During the recent EU Eastern Partnership summit in Warsaw, Yanukovych seemingly got such an earful about the Tymoshenko trial that he didn’t even bother staying for the final delegates’ lunch, preferring to fly home instead.
This is nothing new. Ever since the Tymoshenko trial began on June 24, 2011, Western diplomats and politicians have expressed concern about Ukraine using selective justice to go after an inconvenient opposition figure. EU leaders have warned that the EU Free Trade Agreement currently under negotiation could be in jeopardy.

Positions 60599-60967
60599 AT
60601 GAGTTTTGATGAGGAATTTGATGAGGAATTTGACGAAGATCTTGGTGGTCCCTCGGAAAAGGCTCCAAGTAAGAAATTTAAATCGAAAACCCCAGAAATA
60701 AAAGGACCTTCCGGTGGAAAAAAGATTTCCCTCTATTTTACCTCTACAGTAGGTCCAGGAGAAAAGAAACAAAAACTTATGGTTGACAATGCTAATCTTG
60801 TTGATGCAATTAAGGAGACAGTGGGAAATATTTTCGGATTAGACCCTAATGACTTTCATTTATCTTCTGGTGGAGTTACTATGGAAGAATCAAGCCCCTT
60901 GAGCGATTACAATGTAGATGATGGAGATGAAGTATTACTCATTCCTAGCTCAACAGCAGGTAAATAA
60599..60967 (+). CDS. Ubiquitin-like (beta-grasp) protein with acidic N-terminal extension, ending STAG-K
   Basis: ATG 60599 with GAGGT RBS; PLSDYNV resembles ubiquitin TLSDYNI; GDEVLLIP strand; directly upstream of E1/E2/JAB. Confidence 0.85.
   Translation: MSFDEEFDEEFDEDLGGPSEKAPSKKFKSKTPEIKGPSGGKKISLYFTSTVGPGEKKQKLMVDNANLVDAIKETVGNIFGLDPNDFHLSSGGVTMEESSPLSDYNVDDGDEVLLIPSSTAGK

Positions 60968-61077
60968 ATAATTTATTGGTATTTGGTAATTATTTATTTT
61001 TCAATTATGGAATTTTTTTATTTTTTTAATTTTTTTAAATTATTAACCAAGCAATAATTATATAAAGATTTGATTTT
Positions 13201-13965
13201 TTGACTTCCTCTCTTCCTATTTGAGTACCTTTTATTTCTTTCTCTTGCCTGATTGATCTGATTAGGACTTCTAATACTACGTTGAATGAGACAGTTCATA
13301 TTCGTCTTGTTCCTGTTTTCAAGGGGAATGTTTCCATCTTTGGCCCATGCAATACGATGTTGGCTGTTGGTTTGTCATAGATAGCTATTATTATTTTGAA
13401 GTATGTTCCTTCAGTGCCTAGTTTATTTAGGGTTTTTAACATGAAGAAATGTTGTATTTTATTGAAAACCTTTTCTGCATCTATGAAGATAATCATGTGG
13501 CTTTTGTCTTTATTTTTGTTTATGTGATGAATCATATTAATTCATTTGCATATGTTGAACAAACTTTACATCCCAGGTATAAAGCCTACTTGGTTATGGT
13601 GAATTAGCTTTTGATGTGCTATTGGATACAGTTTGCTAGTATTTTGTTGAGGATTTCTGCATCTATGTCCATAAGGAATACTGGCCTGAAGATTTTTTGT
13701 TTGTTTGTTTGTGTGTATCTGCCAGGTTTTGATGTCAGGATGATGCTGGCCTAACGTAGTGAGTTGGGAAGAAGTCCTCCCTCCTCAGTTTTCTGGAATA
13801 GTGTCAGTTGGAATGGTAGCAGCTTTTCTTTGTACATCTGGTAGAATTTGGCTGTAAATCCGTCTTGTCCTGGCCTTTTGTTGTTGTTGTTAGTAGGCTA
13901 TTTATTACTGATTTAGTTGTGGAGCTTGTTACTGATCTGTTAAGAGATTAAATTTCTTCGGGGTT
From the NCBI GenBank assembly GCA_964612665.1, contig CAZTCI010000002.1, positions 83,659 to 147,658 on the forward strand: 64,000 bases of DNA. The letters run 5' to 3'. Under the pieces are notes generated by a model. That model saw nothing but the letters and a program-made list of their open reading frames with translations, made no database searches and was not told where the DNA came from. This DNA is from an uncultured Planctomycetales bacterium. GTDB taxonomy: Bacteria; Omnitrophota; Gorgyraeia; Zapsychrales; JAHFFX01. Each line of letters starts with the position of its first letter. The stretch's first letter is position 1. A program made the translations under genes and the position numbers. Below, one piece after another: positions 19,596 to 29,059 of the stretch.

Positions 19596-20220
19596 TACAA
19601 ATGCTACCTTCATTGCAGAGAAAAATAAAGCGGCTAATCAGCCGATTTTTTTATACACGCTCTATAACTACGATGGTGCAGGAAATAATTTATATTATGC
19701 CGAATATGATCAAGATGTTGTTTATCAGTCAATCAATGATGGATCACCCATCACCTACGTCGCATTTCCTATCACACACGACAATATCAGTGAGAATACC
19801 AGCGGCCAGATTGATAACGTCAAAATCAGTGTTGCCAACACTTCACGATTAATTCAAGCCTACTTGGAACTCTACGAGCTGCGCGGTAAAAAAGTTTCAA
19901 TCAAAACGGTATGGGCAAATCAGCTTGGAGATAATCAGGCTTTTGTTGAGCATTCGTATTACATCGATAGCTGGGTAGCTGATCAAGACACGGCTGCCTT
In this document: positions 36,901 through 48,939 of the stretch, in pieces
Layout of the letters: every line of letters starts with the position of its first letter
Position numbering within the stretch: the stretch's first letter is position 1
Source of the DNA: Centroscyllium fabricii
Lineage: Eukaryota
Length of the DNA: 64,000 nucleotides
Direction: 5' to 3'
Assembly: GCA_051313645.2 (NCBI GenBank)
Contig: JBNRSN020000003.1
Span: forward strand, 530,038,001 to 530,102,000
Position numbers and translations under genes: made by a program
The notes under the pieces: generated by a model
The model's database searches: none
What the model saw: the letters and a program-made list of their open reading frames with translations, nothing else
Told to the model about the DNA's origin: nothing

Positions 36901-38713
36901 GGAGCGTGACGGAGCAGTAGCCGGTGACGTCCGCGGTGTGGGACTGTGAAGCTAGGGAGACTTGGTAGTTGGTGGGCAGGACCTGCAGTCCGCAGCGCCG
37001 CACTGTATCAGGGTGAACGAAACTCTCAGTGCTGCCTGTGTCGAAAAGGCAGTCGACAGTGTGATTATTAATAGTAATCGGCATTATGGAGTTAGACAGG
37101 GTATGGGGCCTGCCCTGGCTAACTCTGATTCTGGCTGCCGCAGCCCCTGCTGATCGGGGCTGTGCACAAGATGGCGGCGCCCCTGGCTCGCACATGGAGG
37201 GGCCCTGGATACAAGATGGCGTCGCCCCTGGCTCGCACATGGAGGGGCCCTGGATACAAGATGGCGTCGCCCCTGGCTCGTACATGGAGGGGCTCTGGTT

But all those supplications have fallen on deaf ears. Yanukovych invariably responds with platitudes about the independence of the courts. This would be nice if it were true. When the hunt for Tymoshenko began earlier this year, 12 criminal cases were opened against her. The government aggressively pursued four and finally settled on one — abuse of office.